PLATTSBURGH — The deal to keep all state parks open is welcome news to North Country state lawmakers.
"These park sites are very important for the people of our region and for so many small mom- and pop-type businesses," Assemblywoman Janet Duprey (R-Peru) said.
"For every dollar that the state spends on these parks, the community gets about $5 back."
While details of the agreement to keep the parks open were being worked out, Duprey said it seemed possible that they could be up and running by the upcoming Memorial Day weekend.
"The lawns might not be mowed, but it's not like they were mothballed," she said.
Macomb State Park and Point au Roche State Park were slated for closure, as were 39 other state parks and 14 of the state's 35 historic sites.
Several Department of Environmental Conservation sites throughout the state were also targeted for closure.
Assemblywoman Teresa Sayward (R-Willsboro) said an agreement was reached with the DEC this week to keep the sites open.
"These sites will be open in the Adirondacks," Sayward said.
"We will have to go community by community to see what they need (to open) because some have the resources and some don't, but sites that have taken pre-registrations will be open."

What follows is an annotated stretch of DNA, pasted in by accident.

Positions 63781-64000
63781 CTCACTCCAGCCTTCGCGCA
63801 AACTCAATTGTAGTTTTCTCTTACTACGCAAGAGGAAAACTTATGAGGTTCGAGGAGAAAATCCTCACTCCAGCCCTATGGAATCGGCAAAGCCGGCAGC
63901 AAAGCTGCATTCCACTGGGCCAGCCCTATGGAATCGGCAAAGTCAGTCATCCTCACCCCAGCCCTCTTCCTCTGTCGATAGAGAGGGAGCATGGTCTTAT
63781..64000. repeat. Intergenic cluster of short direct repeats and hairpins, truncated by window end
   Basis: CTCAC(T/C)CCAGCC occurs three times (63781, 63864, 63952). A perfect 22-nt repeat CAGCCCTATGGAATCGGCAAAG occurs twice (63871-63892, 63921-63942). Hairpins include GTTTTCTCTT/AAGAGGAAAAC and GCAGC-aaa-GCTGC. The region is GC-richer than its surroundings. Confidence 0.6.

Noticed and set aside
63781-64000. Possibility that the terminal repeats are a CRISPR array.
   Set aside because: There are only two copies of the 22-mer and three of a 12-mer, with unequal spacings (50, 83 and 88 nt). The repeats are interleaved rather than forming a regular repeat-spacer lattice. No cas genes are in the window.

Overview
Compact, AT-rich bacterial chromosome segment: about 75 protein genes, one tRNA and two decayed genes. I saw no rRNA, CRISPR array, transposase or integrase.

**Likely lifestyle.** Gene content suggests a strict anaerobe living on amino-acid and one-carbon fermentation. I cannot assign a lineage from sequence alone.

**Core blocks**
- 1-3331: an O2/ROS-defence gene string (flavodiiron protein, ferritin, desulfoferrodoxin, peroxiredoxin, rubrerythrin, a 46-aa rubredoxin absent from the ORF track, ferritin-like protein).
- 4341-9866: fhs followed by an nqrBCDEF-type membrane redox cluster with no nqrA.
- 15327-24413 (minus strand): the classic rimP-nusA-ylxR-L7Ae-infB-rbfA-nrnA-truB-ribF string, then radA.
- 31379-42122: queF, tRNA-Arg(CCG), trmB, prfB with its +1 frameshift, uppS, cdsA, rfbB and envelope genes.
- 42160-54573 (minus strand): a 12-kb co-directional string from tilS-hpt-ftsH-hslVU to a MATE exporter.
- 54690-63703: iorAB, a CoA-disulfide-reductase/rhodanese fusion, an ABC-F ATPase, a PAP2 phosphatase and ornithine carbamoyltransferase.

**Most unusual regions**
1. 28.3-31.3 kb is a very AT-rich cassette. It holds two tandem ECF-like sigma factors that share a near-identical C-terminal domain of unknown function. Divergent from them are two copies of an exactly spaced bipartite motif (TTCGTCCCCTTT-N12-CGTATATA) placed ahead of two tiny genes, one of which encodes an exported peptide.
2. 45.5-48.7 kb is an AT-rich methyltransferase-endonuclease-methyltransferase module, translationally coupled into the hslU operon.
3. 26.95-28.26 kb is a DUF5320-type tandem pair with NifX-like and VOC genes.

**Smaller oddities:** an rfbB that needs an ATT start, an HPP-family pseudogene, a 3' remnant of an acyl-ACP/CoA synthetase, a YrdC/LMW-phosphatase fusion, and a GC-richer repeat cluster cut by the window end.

Both Duprey and Sayward said the state needs to come up with a long-term solution to keeping the parks open as part of the budget process.
"This has just been ridiculous," Duprey said.
"These parks are so important for quality of life and for the economy of many communities."
Funding for the operation of the parks is coming largely from the state's Environmental Protection Fund.
"If we have to use money from that and not buy any more land then that's OK with me," Duprey said.
"We can't take care of the land we have now."
Plattsburgh Mayor Donald Kasprzak, who was a regional director for the state Parks and Recreation Department for six years in the late 1990s, said the threat of closing the state parks was disheartening.
"It's a disgrace that New York state parks were being held hostage while they negotiate a budget that was due April 1," Kasprszak said.
"It's time that they (legislators) start working in the best interest of the people of the state and not special interests."
E-mail Joe LoTemplio at: email@example.com